The race was held from February 27 to March 4, 1882, in Madison Square Gardens. Included in the race were the American current and former world-record holders Patrick Fitzgerald and John Hughes. In training for the race, Rowell ran and walked 64 km/day at the American Institute Building in Manhattan.
During the race, Rowell passed 160 km in 13:26:30 and after 22-1/2 hours had completed 241.8 km, both new world records. He passed 320 km (200 miles) in 35:09:28, setting his third world record, and after 48 hours had completed 416 km for his fourth world record. On the 3rd day he passed 480 km (300 miles)
In 58:17:06, finishing the day with 568.5 km, his fifth and sixth world records, respectively.
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On the morning of the 4th day Rowell accidentally ingested a cupful of vinegar and retired from the race shortly thereafter. The race was won by the Englishman George Hazael with a new world-record distance of 967.8 km with Fitzgerald second with 929.2 km.
Rowell was clearly not prepared to retire after such a disappointment. He entered another 6-day race in September 1882 but retired after the 3rd day because of an illness that was diagnosed as malaria. He went home to Britain and rested on his farm for 1 year. In October 1883 Rowell returned to New York and started training for a return match with Fitzgerald to be held in the Madison Square Gardens from April 28 to May 3, 1884.
This proved to be a remarkable race. On the afternoon of the 6th day, Rowell closed the gap on the exhausted Fitzgerald to less than 3 km, at which point Fitzgerald’s medical adviser, a Dr. Taylor, lacerated Fitzgerald’s legs with a mechanical scarifier. The treatment was apparently effective; the exhausted Fitzgerald was sufficiently revived to hold off Rowell’s final challenge and to complete a new world-record distance of 982 km to Rowell’s 969.2 km.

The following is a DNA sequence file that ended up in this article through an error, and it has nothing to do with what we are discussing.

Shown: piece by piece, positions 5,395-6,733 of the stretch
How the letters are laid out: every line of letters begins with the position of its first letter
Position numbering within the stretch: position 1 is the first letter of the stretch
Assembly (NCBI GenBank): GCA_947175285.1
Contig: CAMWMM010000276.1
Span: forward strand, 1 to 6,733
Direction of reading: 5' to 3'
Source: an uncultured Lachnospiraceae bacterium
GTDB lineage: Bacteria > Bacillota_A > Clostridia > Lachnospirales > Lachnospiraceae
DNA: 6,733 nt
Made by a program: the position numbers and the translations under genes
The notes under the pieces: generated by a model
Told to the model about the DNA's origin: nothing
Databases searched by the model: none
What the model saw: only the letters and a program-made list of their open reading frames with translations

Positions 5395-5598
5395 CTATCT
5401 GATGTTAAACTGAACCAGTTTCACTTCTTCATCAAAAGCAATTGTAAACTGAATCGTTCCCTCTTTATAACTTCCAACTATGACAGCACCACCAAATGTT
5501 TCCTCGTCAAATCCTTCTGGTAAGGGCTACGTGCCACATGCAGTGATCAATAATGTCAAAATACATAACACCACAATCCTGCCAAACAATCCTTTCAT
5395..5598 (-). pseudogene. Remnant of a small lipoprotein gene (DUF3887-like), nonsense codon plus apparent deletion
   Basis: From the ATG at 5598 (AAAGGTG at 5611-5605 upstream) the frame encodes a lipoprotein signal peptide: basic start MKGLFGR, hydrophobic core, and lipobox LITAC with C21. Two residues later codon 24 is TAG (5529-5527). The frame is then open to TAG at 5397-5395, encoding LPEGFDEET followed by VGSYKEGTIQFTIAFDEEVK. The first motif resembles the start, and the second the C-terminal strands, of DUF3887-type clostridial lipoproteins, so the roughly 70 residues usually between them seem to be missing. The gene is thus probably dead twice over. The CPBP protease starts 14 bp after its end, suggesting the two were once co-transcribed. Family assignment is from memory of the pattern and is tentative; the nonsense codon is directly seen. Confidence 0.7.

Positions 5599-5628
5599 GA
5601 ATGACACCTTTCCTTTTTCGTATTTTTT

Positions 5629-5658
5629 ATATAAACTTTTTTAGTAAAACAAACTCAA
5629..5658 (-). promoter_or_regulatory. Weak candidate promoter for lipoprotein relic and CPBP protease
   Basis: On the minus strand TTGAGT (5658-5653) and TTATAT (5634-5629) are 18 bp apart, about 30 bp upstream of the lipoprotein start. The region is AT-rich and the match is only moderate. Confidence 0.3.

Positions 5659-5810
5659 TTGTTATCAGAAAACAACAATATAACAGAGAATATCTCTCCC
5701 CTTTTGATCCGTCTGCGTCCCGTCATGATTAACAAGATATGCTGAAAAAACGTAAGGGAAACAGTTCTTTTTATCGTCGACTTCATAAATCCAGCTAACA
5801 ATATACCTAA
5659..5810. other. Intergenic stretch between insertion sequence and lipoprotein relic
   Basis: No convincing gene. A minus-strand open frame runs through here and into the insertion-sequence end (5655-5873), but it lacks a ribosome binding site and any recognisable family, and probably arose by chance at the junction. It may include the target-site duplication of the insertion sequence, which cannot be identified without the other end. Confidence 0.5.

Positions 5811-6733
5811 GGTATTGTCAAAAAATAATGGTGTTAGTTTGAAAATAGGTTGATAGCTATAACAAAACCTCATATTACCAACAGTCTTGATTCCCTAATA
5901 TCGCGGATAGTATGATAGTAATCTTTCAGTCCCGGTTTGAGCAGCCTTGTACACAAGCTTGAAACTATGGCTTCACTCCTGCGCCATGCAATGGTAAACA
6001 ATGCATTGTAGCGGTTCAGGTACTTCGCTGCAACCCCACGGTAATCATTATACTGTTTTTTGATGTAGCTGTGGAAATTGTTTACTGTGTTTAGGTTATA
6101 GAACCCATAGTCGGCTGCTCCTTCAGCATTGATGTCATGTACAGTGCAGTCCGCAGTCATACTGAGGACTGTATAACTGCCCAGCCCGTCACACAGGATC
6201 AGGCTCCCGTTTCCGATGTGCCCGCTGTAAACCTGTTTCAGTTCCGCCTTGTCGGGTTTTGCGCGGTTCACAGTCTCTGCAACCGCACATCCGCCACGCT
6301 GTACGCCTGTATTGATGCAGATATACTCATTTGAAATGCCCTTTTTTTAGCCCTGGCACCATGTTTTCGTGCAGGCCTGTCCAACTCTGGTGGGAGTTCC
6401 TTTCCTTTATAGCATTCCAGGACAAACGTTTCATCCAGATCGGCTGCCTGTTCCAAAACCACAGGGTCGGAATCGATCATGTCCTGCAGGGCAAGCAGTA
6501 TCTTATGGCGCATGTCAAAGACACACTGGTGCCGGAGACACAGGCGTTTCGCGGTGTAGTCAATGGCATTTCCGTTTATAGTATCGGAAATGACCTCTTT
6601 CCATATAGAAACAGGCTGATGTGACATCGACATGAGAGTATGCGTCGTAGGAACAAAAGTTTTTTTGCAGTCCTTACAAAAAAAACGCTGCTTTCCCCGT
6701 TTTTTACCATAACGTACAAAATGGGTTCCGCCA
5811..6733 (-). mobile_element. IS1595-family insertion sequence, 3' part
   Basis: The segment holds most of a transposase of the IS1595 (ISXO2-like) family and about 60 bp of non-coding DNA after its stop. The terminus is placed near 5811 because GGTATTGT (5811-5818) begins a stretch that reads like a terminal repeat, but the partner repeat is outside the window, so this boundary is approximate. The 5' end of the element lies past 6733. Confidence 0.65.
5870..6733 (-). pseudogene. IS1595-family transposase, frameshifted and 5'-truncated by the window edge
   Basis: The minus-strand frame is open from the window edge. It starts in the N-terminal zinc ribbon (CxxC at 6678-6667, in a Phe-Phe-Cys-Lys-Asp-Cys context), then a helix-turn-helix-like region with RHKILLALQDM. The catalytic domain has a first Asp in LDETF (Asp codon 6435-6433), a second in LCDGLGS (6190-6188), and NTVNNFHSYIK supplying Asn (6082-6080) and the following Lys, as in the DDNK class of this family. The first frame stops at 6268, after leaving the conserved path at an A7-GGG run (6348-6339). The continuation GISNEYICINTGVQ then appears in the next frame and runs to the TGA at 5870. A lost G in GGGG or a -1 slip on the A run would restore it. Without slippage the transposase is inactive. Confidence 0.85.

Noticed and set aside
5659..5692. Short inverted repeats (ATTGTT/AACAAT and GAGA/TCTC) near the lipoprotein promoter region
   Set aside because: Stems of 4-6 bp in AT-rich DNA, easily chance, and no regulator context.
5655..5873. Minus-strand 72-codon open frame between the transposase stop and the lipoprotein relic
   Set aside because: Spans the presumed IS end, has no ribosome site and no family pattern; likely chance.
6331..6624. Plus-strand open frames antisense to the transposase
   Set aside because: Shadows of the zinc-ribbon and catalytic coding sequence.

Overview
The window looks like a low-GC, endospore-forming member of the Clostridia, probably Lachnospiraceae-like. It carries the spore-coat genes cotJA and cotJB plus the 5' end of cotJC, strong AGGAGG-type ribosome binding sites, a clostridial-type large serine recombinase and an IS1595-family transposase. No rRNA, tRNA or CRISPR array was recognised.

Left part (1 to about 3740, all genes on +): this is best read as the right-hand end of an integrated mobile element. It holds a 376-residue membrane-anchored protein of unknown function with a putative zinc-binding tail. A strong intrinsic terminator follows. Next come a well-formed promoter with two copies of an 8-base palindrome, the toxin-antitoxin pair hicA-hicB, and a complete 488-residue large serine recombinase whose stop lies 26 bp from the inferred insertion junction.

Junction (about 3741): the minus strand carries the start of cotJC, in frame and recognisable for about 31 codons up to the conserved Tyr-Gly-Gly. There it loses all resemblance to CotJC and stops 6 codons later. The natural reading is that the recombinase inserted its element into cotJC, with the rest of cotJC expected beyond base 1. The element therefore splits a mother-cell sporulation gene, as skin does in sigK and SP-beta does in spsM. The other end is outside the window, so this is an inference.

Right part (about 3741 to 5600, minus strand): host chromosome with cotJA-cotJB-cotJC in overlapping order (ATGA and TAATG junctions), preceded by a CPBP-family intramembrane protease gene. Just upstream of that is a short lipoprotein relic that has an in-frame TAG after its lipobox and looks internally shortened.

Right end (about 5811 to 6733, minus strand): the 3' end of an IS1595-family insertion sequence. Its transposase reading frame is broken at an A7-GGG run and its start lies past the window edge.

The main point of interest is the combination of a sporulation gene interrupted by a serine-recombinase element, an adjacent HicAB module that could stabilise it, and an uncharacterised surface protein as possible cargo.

During 1888, the last three important 6-day events were held in Madison Square Gardens. In the first, James Albert from Philadelphia increased the world record to 1001 km; in May, George Littlewood returned from Britain and completed 984.1 km, the second-best performance ever. Then in November, Littlewood completed 1004.2 km in 4 hours less than 6 days. It was the final great race. Despite attempts at a renaissance in 1901, 6-day racing would be dead for more than 90 years.
Of the great pedestrians, Weston and O’Leary continued to walk for the rest of their lives. O’Leary made a custom of walking 160 km within 24 hours on each of his birthdays and was able to keep this up to his 75th birthday, when he completed the 160 km in 23:54. O’Leary died at the age of 87; Weston, who at age 70 walked from New York City to San Francisco (6,279 km) in 105 days, died at 90. Osier and Dodd (1979) noted that the other pedestrians were not as fortunateRowell died at 55, Fitzgerald at 53, and Brown at 41. The authors wonder whether Weston’s self-control, in particular his ability to quit rather than to force himself when he was overextended, might not have been a factor in his greater longevity.
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